Protect Yourself During Flu Season
The flu, or influenza, is a contagious respiratory illness caused by a virus. Symptoms can be mild or severe, and complications can be significant. You can minimize your risk of contracting the flu by getting a flu shot. It is not too late to get protected this winter, although it takes about two weeks for the vaccine to be most effective. Often flu season does not reach its peak until February.
The Centers for Disease Control and Prevention (CDC) recommends that individuals six months and older be vaccinated, unless they have an allergy to eggs. Pregnant women should be vaccinated to protect themselves and their baby. Newborns whose mothers received the shot during pregnancy are protected for several months after birth. A common misconception about the flu shot is that it can cause the flu. Because the virus has been inactivated, people do not get flu from the vaccine.
Young children, the elderly, and people having compromised immune systems are at greatest risk of suffering life threatening complications from the flu. Complications can include secondary infections such as pneumonia, bronchitis, sinus infection, ear infection, and myocarditis (inflammation of the heart). The CDC estimates that more than 300,000 people were hospitalized for flu related complications during the 2015-16 flu season.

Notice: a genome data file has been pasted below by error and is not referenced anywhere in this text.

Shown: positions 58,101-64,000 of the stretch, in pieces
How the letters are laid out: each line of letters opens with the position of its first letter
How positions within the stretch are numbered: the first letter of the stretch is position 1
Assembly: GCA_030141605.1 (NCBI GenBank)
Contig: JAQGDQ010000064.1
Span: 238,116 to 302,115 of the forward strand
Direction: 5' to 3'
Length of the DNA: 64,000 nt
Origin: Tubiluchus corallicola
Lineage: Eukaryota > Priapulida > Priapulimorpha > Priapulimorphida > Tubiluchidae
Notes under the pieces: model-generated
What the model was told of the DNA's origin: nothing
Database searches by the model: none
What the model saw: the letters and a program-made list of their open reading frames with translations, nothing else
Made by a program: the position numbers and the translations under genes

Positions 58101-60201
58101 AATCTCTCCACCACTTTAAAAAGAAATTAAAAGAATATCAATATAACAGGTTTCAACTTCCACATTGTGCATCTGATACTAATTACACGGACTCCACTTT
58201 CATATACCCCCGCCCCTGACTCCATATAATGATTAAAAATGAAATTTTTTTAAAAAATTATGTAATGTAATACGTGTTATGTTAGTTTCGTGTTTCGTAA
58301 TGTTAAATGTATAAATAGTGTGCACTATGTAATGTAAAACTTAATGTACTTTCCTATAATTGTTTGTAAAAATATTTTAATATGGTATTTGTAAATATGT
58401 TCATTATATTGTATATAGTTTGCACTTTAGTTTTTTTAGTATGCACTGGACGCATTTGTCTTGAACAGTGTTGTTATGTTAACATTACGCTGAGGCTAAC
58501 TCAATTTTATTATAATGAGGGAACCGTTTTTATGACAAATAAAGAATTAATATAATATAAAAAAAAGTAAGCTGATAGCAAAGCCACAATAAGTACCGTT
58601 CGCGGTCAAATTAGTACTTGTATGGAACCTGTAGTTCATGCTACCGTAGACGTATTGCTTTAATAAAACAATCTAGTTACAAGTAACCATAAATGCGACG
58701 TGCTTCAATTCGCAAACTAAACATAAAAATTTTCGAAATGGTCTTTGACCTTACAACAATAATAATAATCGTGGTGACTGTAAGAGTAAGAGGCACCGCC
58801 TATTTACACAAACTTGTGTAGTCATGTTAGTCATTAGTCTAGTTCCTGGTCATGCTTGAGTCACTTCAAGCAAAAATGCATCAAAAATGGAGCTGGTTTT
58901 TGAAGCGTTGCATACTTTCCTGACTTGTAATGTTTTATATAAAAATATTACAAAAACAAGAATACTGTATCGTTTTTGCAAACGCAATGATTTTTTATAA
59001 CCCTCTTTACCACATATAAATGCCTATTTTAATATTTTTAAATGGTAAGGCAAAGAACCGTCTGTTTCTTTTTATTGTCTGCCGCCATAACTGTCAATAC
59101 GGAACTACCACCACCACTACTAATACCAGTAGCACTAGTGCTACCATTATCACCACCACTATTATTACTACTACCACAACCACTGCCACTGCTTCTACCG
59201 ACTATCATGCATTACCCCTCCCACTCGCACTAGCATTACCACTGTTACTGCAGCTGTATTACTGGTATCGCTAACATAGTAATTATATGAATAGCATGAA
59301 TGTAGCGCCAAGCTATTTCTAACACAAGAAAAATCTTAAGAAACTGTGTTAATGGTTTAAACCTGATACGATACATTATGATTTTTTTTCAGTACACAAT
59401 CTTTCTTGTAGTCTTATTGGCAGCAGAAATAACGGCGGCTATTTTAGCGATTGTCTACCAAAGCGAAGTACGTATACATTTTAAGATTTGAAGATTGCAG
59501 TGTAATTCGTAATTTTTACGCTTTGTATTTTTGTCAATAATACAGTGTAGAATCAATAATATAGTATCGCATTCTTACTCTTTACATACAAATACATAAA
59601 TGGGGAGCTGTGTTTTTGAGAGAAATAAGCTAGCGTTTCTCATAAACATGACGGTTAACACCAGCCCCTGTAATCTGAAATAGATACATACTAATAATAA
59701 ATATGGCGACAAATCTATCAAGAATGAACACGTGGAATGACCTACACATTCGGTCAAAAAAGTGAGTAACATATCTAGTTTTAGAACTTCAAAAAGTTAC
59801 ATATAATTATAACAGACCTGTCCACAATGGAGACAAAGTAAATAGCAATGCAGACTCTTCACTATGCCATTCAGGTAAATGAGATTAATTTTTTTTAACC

Other steps you can take to protect yourself from the flu and other respiratory illnesses include avoiding individuals who appear to be suffering from symptoms. Common flu symptoms include sore throat, chills, body aches, dry cough, runny nose, fatigue, and temperature over 100 degrees. Wash hands often, and keep them away from your face. Carry alcohol-based hand sanitizer for times when you are unable to wash. Cover your nose and mouth when coughing and sneezing. Disinfect surfaces that are frequently used including door knobs, countertops, keyboards, remote controls, and phones. Wipe them down often when members of the household are ill. Avoid sharing personal items with family members including drinking glasses, eating utensils, towels, and cell phones. Support your immune system by eating healthy and getting enough rest.